By Richard Vedder
No state in the Union was hammered harder by the 2001 recession and by globalization than Michigan, the home of America's automobile industry. For several years, Michigan had the nation's highest unemployment rate, and even negative economic growth. Consequently, the state legislature reduced appropriations to its colleges and universities significantly. To hear my Michigan friends (such as former University of Michigan president Jim Duderstadt) tell it, the university system was under unprecedented financial attack and quality education was endangered.
Now to the evidence. A few minutes ago (9:30 a.m. EDT) the Mackinac Center of Midland, Michigan, in cooperation with CCAP, released a new study prepared by Whiz Kid Matt Denhart and myself. It is a small prototype of broader studies of state higher ed systems we hope to do in cooperation with the State Policy Network and the Center for Higher Education Excellence over the coming year, utilizing our new uber researcher, Andy Gillen, the whiz kids, and myself.
What does the CCAP/Mackinac Center study say?
* Revenue data self-reported by the colleges to the U.S. Department of Education show that in real per student terms, resources available to the schools were generally rising in the early years of this decade, albeit perhaps less than the schools were accustomed to having them go up.
*There are vast differences in per student spending between Michigan's institutions of higher education. Some of it is explainable by large research grants and medical facilities at the flagship Ann Arbor campus of the U. of M., but some of these differences are less easy to explain. Why, for example, does Western Michigan University spend nearly 40 percent more per student than Central Michigan University? Do the more costly schools offer a better education? Who knows? Who cares? Where is the Michigan legislature and governor on investigating these differences?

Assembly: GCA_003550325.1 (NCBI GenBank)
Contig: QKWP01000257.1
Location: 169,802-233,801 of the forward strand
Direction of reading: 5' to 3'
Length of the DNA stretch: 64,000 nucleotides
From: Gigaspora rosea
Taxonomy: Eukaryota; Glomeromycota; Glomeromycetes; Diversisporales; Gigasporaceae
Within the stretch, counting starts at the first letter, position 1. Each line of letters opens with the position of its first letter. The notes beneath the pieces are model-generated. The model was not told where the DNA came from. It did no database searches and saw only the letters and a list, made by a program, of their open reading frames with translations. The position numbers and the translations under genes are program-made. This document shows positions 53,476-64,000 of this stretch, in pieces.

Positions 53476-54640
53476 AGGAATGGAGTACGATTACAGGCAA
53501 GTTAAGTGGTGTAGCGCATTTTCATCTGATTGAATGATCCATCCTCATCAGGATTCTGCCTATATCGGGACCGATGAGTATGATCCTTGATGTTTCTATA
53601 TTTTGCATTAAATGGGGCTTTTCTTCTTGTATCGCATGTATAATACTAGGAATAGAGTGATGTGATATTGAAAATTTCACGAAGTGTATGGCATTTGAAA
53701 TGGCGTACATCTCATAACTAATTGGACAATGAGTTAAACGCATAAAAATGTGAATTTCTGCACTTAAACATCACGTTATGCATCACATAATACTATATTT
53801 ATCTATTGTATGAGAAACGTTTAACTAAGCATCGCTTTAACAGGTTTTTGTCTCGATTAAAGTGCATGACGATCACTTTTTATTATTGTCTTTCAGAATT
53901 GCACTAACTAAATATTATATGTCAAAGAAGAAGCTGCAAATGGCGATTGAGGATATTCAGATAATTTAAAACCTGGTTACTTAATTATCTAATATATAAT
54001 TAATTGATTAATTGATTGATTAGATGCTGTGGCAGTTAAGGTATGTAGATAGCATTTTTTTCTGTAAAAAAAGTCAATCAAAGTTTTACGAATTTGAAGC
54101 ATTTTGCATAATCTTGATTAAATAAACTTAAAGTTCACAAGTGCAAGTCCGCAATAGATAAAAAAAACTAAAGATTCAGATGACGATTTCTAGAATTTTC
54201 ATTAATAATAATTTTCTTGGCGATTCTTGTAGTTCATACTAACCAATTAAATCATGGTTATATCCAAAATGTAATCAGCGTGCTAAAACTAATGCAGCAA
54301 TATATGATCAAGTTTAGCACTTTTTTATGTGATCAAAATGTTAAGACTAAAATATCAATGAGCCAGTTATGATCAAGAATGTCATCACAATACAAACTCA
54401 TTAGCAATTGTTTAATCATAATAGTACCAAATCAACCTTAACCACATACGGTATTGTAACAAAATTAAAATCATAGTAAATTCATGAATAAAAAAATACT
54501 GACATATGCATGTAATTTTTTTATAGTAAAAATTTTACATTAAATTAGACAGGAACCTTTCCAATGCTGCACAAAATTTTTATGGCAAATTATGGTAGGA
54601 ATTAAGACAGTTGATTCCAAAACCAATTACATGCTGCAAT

*Despite allegedly highly stringent financial conditions, revenues rose more than expenditures in this depressed period, suggesting university cash balances actually increased.
The underlying IPEDS data used are not pristine in their accuracy and comparability, although they are reported by the schools themselves. And some institutions (Ferris State, for example) did not have spending increases in this era. And there are other issues not fully explored, such as why Michigan does not have a larger proportion of its adult population with college degrees, despite being generous in higher education funding over much of the least three decades. As a general rule, for example, Michigan spent more than fellow large Midwestern industrial state Illinois, but had fewer college graduates. Matt and I are exploring that relationship fuller. Stay tuned.
Kudos to Michael LaFaive and his colleagues at Mackinac for the professional job they have done on this study. They are great people to work with.
To see the new study, go to www.mackinac.org/8647